An arena complex with a capacity of up to 6,000 is on the cards under ambitious plans to develop the city’s cultural infrastructure on the back of interest generated by the opening of Scotland’s first dedicated design museum.
It is seeking a private sector partner for the project, which would provide a massive boost to Dundee’s business tourism market.
It is thought to already be worth around £68 million annually to the city before the addition of the V&A building’s facilities.
Kengo Kuma, the Japanese architect who designed the waterfront museum, said he was interested in working on future cultural projects in the area, which is currently undergoing a £1 billion regeneration.
An outdoor concert arena was created on the waterfront at the new Slessor Gardens park while V&A Dundee was being built.
Primal Scream will be headling a two-day festival heralding the opening of V&A Dundee this weekend, while Simple Minds, The Pretenders and KT Tunstall performed there last weekend.
However, city leaders want to plug a major gap in the city’s ability to host major indoor concerts – as the biggest venue is the historic Caird Hall, which has a capacity of just 2,300 – as well as carve out a major slice of Scotland’s conference and business tourism market.
Mike Galloway, executive director of city development at Dundee Council, said: “There is definitely a gap in the market in Dundee for an indoor events arena that could double up as a conference and convention facility as well.
“We recognise that Dundee V&A is going to attract more than half a million leisure tourists, but probably more important to the city’s economy is business tourism.
“We’re not looking at anything huge which would directy compete with existing arenas in Aberdeen and Glasgow – it has to be the right facility that fits into our market and I’d really want it to be close to the city centre. We have a few options that we are looking at.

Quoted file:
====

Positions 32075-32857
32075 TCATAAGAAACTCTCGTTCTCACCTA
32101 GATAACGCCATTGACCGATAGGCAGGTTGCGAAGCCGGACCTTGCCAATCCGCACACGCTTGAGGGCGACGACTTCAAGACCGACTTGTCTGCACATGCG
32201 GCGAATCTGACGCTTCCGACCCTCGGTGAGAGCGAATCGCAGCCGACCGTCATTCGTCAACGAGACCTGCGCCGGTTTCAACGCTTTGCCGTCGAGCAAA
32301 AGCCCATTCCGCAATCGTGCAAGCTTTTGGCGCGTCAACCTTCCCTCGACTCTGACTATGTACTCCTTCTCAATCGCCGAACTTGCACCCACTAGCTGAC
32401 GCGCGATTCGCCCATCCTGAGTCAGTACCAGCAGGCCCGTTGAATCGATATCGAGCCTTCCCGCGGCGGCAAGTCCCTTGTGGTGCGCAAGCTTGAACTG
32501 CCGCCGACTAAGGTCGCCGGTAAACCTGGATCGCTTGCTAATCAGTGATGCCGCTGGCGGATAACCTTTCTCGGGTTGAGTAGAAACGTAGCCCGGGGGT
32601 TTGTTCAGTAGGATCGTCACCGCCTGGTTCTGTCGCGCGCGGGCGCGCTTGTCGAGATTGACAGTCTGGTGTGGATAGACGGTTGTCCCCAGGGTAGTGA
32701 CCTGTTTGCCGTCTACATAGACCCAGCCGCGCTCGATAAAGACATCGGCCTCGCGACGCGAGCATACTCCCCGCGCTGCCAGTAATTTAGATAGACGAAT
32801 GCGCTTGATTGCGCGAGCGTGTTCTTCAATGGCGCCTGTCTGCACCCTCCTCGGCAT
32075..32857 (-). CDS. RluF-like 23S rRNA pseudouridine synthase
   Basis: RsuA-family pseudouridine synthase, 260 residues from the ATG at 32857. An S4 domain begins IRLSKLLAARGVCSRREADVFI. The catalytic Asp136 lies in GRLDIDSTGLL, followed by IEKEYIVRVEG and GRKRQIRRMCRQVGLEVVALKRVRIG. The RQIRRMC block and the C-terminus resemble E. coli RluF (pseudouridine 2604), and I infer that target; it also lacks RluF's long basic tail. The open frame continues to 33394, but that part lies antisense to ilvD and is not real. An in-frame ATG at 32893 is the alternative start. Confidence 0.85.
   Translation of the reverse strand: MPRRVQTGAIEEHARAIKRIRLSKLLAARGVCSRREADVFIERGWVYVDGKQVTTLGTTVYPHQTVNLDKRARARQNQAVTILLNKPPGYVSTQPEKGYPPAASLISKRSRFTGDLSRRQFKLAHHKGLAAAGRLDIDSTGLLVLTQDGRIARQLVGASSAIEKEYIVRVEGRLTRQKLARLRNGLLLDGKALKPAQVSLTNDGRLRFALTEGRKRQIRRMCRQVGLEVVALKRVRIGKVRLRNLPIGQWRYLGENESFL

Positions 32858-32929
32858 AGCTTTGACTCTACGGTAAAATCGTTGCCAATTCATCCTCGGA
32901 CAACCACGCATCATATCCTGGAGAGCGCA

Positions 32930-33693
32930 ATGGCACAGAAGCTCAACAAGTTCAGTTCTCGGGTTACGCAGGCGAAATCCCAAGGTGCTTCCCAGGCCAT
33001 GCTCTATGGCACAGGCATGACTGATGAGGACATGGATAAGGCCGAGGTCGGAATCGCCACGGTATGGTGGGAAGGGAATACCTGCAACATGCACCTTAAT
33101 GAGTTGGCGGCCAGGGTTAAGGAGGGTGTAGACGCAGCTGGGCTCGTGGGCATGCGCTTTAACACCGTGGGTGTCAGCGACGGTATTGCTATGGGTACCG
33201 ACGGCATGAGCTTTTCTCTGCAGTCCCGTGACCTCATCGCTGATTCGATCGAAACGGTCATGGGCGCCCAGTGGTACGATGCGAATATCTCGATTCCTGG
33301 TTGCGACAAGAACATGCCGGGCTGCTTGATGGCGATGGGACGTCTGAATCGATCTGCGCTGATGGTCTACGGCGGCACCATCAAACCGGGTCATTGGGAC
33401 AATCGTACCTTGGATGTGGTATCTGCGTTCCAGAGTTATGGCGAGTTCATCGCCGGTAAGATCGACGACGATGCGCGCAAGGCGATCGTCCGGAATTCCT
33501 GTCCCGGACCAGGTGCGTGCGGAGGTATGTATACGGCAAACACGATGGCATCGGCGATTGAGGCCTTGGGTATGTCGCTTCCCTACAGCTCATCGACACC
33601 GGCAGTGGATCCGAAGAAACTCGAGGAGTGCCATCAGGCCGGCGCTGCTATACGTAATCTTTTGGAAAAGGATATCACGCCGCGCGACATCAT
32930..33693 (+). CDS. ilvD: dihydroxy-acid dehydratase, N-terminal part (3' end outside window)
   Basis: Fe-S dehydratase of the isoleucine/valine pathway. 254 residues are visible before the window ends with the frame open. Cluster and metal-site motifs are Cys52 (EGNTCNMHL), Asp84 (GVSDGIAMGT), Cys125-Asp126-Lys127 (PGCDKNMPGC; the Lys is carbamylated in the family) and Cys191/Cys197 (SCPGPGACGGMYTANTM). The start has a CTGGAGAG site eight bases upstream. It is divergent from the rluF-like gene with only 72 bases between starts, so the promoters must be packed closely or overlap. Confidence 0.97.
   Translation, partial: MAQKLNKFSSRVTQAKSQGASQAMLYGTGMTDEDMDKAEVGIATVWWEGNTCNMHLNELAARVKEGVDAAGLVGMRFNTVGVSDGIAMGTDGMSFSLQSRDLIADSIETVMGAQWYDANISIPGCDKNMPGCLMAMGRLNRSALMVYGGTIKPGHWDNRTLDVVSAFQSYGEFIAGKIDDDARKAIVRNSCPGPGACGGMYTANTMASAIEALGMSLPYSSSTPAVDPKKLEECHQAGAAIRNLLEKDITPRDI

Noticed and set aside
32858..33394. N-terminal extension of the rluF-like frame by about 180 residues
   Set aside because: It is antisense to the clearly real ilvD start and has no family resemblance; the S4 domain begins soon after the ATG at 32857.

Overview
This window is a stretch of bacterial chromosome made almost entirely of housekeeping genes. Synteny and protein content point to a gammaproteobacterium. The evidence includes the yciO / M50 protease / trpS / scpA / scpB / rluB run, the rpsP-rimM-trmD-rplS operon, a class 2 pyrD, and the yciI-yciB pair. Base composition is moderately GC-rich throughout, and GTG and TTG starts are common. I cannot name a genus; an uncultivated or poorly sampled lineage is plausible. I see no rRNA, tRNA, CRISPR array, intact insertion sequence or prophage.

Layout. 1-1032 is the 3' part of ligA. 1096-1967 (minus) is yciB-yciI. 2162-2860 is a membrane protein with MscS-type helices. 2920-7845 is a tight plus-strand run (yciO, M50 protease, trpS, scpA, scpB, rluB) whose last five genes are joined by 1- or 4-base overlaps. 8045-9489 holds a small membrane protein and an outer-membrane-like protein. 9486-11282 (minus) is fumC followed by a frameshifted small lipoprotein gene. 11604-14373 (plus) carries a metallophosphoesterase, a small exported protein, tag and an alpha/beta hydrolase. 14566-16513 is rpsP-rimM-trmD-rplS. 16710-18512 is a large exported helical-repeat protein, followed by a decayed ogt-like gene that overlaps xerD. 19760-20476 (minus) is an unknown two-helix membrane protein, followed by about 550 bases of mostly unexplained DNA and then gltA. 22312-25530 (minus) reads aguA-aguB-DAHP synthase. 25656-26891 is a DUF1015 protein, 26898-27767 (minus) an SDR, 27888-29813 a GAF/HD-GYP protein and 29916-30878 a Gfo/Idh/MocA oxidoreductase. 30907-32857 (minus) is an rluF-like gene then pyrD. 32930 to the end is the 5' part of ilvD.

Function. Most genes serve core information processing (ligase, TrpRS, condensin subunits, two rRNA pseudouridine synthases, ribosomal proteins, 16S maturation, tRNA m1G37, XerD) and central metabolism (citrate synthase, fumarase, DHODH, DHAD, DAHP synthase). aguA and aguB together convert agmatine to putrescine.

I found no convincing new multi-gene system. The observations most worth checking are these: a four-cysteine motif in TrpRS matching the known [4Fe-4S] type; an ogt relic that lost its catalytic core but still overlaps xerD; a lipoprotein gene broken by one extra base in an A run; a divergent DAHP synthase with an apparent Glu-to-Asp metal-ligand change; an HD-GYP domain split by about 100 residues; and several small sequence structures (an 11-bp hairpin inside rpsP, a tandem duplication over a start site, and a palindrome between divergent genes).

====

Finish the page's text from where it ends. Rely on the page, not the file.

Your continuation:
“The important thing is whether we can get a facility like this from the private sector or is it a facility that needs huge pump-priming from the public sector. If it is the latter it will be difficult to do at this point in time.
“We’d rather have a private sector and we’re talking to a few people who could do something commercial with music events and the conference market. We’re looking at doing something around the 5,000-6,000 capacity mark for concerts.
“We’ve got to maintain the momentum from the V&A opening. It’s a huge staging post. But we’re already working on the next projects. If you’re standing still you are going backwards. You’ve always got to be moving forwards.”
City council leader John Alexander said: “The momentum that we have gathered as a result of the V&A has to be continue long into the future. It can’t be a flash in the pan. We’re absolutely committed to making sure that’s not the case. We’re working actively on proposals at the moment.
“If all we do is say ‘that’s us done – we’ve created the V&A’ we will be shooting ourselves in the foot. We have to continue to invest in culture because it delivers results.”
Mr Kuma said: “I don’t know the city’s plans at the moment, but I would be very interested if it was to look at building a new venue. A cultural mix could really activate the whole waterfront of Dundee.”